Study of over 700,000 people reveals life expectancy gains associated with healthy lifestyle choices.
Is there such a thing as a longevity mantra? A routine or set of guidelines that can help you extend your lifespan and healthspan – in a nutshell, giving you more life in your years and more years in your life?
A new study involving over 700,000 US veterans reports that people who adopt eight healthy lifestyle habits by middle age can expect to live substantially longer than those with few or none of these habits.
While it’s a list full of the usual suspects, having such a large data set has allowed the research team to put some numbers alongside these pillars of longevity.
The eight habits are:
- Being physically active
- Being free from opioid addiction
- Not smoking
- Managing stress
- Having a good diet
- Not regularly binge drinking
- Having good sleep hygiene
- Having positive social relationships
According to the results, which were presented at NUTRITION 2023, the flagship annual meeting of the American Society for Nutrition, men who have all eight habits at age 40 would be predicted to live an average of 24 years longer than men with none of these habits. For women, having all eight healthy lifestyle factors in middle age was associated with a predicted 21 additional years of life compared with women with none of these habits .
Presenting the results at the meeting, Xuan-Mai T Nguyen, health science specialist at the Department of Veterans Affairs and rising fourth-year medical student at Carle Illinois College of Medicine, said the team were really surprised by just how much could be gained with the adoption of one, two, three or all eight lifestyle factors.
“Our research findings suggest that adopting a healthy lifestyle is important for both public health and personal wellness,” she said at the Boston meeting. “The earlier the better, but even if you only make a small change in your 40s, 50s, or 60s, it still is beneficial .”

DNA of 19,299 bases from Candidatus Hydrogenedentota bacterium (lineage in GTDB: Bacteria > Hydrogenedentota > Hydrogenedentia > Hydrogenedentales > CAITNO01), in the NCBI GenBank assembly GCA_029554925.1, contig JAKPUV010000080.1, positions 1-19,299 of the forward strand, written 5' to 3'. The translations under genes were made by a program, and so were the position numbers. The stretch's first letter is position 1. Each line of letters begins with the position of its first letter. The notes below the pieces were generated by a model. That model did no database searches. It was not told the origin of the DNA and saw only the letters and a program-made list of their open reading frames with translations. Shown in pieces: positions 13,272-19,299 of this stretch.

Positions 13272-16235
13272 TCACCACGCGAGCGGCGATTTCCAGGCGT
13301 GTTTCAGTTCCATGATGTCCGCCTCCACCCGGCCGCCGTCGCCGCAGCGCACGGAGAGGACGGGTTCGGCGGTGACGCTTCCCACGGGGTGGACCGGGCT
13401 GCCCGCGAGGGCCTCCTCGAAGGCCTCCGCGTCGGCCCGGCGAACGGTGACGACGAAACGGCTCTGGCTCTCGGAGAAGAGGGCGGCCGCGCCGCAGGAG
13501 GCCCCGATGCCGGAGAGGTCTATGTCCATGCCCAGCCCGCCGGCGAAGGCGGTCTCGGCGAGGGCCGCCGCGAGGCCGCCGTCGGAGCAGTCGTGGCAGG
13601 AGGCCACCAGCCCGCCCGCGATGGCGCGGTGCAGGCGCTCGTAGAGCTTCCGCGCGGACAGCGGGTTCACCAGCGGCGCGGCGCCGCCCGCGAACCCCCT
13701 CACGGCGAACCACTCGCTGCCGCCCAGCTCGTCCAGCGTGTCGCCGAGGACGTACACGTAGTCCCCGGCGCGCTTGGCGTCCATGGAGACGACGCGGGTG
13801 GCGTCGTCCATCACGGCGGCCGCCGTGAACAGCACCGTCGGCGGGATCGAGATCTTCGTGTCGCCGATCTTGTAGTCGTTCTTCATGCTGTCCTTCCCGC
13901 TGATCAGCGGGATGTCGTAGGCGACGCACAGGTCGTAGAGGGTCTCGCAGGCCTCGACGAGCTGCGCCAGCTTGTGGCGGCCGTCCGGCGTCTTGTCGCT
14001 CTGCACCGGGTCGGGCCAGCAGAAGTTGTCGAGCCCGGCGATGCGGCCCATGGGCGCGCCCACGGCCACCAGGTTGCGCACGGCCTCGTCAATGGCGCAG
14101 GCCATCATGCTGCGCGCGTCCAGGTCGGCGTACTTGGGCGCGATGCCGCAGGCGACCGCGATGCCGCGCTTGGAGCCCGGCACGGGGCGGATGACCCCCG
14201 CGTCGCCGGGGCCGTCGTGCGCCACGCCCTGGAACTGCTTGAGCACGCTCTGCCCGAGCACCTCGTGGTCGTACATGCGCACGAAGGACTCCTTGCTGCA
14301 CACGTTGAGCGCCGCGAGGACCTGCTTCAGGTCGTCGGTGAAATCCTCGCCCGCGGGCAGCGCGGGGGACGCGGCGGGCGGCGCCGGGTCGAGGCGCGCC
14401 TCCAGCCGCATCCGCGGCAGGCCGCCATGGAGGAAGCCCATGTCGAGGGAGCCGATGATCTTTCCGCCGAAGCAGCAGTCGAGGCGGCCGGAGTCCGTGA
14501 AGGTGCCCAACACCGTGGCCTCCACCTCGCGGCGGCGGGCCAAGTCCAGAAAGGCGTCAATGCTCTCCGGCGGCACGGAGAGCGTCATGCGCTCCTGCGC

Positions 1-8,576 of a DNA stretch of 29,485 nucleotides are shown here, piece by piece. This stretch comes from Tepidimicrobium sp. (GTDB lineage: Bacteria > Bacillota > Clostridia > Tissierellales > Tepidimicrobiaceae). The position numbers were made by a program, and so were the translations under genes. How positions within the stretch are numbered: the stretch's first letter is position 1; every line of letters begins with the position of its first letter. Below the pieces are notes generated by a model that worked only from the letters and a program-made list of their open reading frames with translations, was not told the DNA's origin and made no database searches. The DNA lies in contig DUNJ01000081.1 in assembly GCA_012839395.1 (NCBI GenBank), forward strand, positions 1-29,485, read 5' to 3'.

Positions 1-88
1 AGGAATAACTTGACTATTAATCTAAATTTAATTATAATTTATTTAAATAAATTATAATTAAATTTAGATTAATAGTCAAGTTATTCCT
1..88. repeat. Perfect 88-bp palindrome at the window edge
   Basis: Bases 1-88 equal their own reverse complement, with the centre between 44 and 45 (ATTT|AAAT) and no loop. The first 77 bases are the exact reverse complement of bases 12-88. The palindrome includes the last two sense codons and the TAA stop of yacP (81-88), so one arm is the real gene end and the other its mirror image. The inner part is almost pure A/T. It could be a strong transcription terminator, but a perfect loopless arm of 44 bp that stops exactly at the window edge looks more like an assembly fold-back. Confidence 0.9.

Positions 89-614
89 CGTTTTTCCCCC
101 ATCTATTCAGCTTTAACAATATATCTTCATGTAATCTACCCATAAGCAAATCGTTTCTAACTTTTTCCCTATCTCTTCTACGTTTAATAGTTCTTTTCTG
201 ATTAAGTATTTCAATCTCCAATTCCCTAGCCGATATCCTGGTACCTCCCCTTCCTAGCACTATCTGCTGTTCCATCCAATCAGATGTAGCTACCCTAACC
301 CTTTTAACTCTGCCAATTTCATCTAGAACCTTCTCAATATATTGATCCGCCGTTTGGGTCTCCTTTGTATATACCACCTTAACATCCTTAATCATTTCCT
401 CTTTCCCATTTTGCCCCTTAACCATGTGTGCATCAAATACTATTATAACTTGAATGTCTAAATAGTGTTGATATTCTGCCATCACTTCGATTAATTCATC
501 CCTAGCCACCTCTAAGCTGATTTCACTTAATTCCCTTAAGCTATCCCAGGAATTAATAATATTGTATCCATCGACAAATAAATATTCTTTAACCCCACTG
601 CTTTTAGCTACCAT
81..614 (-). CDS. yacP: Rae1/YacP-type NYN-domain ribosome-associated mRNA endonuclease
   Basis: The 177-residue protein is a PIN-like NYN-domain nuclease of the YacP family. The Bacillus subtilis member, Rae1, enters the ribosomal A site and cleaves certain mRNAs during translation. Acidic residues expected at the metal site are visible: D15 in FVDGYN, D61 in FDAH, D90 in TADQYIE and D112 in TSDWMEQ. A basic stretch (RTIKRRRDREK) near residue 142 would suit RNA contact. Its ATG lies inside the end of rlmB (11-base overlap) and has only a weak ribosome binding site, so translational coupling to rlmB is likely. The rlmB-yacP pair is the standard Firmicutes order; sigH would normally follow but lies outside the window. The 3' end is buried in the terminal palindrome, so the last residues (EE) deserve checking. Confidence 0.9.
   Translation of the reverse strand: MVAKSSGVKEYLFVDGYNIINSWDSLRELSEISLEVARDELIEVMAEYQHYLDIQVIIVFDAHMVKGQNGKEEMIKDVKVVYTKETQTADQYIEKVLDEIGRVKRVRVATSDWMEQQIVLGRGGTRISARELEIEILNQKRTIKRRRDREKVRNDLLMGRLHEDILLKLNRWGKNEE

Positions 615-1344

For the study, scientists used data from medical records and questionnaires collected between 2011-2019 from 719,147 people enrolled in the Veterans Affairs Million Veteran Program, a large, nationally representative study of US veterans. The analysis included data from adults age 40-99 and included 33,375 deaths during follow-up.
Overall, the results showed that low physical activity, opioid use and smoking had the biggest impact on lifespan; these factors were associated with around a 30-45% higher risk of death during the study period. Stress, binge drinking, poor diet and poor sleep hygiene were each associated with around a 20% increase in the risk of death, and a lack of positive social relationships was associated with a 5% increased risk of death .
According to researchers, the findings underscore the role of lifestyle factors in contributing to chronic diseases such as type 2 diabetes and heart disease that lead to premature disability and death. The results also help to quantify the degree to which making healthy lifestyle choices can help people reduce their risk of such diseases and live longer.
“Lifestyle medicine is aimed at treating the underlying causes of chronic diseases rather than their symptoms,” said Nguyen. “It provides a potential avenue for altering the course of ever-increasing health care costs resulting from prescription medicine and surgical procedures .”
The estimated gain in life expectancy from adopting the eight healthy lifestyle factors grew slightly smaller with age but remained significant, meaning that adopting healthier habits at an older age can still help you live longer.
“It is never too late to adopt a healthy lifestyle,” said Nguyen, although she noted that as an observational study, the research does not definitively prove causality. However, the findings align with a growing body of research supporting the role of lifestyle factors in preventing chronic diseases and promoting healthy aging .